“You look at the play and he hit him in the head. He did all of the things he shouldn’t do. Whether there’s a fine, it’s going to be up to the league office. But I don’t think it’s indicative of the player or person he is.”

As Broncos teammates, Cutler and Marshall played two games a year in 2006-07 against Allen, who spent his first four NFL seasons with the Chiefs before being traded to the Vikings in 2008.

“He has always been a competitor and a good sport, so that shocked me seeing that play,” Marshall said. “I know he plays aggressive and he plays physical, so I wasn’t surprised by him cracking back. But to launch at Lance’s head, that was a little shocking.”

On Monday, coach Lovie Smith and defensive end Israel Idonije called the block “unnecessary.”

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Cutler misses practice due to concussion

Posted by Larry Mayer on November 15, 2012 – 4:40 pm

Jay Cutler’s status for Monday night’s game in San Francisco remains uncertain after he was held out of practice Thursday due to the concussion he sustained in last Sunday night’s loss to the Texans.

“I know you have a lot of Jay Cutler questions, but there’s not a whole lot I can say except for—as I said yesterday—he’s getting better,” said coach Lovie Smith. “I don’t know if he’ll be able to go this week or not. He did not practice today and that’s about all I can really tell you.”

Cutler, who must be cleared by Bears doctors and an independent neurological consultant before he can participate in practice or a game, has improved each day this week.

“He’s feeling better and it normally goes like that,” Smith said. “You get better each day with an injury, with just how you’re feeling. That’s why you’re optimistic and you have to take it each day, and we’re hopeful tomorrow he’ll be better than he is today.”

Like Cutler, defensive end Shea McClellin did not practice Thursday after suffering a concussion against the Texans. Defensive tackle Matt Toeaina (calf) also sat out. Wide receiver Alshon Jeffery (hand) was limited and defensive tackle Henry Melton (back) practiced without restrictions.

The Bears are hoping that Jeffery will be able to play after missing the last four games.

“He’s a good football player,” Smith said. “He was really playing good football for us when he went down. I know we can’t wait to get him out there. As you look at the timetable that we kind of had in mind when he went down, this is getting about close to that time, so we’re hopeful. We could use him.”

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Marshall says Cutler has ‘clutch gene’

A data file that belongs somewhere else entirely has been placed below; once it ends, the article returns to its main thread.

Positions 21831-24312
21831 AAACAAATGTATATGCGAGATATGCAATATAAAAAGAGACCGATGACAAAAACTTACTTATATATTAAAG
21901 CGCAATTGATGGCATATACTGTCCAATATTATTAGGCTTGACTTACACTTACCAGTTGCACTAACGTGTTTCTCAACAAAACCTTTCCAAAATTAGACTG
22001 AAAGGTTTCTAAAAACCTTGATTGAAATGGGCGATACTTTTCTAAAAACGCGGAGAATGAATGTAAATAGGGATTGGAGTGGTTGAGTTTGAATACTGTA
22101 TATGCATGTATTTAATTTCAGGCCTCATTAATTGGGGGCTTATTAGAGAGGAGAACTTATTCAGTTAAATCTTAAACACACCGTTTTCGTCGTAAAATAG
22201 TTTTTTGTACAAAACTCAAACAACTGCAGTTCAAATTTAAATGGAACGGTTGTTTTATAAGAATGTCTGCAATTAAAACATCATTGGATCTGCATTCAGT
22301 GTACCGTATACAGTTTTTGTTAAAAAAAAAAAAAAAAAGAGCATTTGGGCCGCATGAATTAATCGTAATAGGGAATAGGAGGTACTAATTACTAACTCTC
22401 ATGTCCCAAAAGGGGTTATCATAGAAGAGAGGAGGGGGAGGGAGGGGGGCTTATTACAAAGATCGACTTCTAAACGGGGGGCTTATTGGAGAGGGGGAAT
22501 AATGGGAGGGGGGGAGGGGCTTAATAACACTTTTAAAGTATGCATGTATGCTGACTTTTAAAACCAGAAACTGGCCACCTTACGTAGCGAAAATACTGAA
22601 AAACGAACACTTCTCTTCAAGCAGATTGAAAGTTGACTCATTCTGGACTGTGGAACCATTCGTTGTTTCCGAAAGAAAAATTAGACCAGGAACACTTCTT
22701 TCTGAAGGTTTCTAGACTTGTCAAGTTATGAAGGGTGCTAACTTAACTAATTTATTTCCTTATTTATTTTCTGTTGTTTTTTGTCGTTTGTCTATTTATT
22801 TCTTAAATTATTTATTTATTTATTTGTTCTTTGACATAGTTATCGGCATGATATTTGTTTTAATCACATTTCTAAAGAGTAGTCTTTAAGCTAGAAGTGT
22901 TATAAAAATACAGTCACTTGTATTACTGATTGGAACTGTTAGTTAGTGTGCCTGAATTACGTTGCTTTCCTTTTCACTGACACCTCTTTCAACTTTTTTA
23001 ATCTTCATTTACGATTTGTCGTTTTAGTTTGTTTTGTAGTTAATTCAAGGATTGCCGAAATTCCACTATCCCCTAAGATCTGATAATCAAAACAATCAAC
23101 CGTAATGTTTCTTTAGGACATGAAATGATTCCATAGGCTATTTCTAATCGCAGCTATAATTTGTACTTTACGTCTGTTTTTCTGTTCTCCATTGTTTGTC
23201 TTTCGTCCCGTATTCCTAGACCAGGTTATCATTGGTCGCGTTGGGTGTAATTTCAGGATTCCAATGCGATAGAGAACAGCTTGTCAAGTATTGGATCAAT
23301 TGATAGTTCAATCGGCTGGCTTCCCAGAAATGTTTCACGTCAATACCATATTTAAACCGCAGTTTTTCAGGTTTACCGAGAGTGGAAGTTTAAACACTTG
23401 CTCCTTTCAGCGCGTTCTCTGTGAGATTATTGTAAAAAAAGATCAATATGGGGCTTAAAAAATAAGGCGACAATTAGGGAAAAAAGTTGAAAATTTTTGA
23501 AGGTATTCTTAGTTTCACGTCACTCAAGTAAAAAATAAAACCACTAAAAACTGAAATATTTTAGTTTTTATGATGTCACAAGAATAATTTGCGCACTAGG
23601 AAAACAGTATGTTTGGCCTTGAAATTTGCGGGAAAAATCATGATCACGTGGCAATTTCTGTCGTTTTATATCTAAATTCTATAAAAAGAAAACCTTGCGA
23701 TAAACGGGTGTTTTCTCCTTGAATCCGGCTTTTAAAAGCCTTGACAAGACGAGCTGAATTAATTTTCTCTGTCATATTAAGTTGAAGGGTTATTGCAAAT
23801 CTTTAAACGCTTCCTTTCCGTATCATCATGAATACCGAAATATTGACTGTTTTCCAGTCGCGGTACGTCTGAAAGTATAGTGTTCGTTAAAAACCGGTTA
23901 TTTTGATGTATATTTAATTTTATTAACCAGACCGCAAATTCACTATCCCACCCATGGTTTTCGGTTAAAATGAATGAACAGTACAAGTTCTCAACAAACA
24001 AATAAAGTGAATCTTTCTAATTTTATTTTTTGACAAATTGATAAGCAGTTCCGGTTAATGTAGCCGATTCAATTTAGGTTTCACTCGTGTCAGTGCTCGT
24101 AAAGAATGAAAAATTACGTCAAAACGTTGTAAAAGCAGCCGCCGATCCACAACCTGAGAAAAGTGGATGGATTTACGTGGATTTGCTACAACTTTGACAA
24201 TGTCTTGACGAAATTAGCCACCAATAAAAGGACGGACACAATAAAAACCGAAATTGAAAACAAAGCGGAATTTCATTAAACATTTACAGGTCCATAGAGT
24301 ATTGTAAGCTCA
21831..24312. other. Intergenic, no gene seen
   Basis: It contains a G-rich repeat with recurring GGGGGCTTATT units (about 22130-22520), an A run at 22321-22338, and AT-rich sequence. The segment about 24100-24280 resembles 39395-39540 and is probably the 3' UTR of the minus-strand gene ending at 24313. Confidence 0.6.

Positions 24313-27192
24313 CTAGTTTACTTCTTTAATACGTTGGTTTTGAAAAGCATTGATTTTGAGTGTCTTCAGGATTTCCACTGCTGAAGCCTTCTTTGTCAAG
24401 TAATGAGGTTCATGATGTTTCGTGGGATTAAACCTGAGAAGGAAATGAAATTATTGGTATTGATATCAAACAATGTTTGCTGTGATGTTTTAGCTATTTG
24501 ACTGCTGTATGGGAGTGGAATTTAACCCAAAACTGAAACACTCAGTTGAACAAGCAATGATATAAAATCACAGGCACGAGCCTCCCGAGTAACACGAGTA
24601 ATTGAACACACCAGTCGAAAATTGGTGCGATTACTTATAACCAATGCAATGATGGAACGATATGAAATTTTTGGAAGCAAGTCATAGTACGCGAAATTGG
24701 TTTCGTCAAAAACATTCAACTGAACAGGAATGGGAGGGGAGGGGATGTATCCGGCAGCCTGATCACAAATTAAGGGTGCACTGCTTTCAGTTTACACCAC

Posted by Larry Mayer on October 31, 2012 – 2:39 pm

Receiver Brandon Marshall solicited nicknames from the Chicago media Wednesday to describe Jay Cutler’s ability to perform at a high level late in games.

The Bears quarterback leads the NFL with a fourth-quarter passer rating of 132.0, ahead of the Broncos’ Peyton Manning (119.6) and the Packers’ Aaron Rodgers (110.6).

“A couple weeks ago I was trying to figure out a name,” Marshall said. “I texted him over a few nicknames like ‘The Closer’ and ‘Ace.’ I’m trying to figure out a nickname for him, so if you guys can help me out, I’d appreciate it. Jay’s one of those guys where he has that clutch gene. You hear guys talk about it and some believe in it, some don’t. But Jay has it.”

Cutler demonstrated that gene last Sunday when he led the Bears to a 23-22 comeback win over the Carolina Panthers. Trailing 19-7 midway through the fourth quarter, he threw a 12-yard touchdown pass to tight end Kellen Davis and then set up Robbie Gould’s game-winning 41-yard field goal as time expired by engineering a nine-play, 55-yard drive.

In the first three quarters, Cutler completed only 7 of 14 passes for 80 yards with one interception, two lost fumbles and six sacks. In the fourth period, he connected on 12 of 14 passes for 106 yards with one touchdown and a 122.0 rating.

“We know what [Cutler] can do,” said center Roberto Garza. “If you give him time, he can connect with those big-time receivers that we have out there. We’ve been practicing that [two-minute drill] since we started training camp, getting the work in, and it obviously paid off.”

Part of Cutler’s success in the fourth quarter this season can be attributed to the Bears protecting leads against defenses that are stacking the box to try to stop the run.

“Our defense is putting us in positions where we’re leading games and [opponents] are trying to get the ball back, [playing] a lot of single high [safety], which makes it a lot easier on the outside throwing the ball,” Cutler said. “We’ve hit some big plays out there. The way our defense is playing and carrying leads into the fourth quarter makes my job easier.”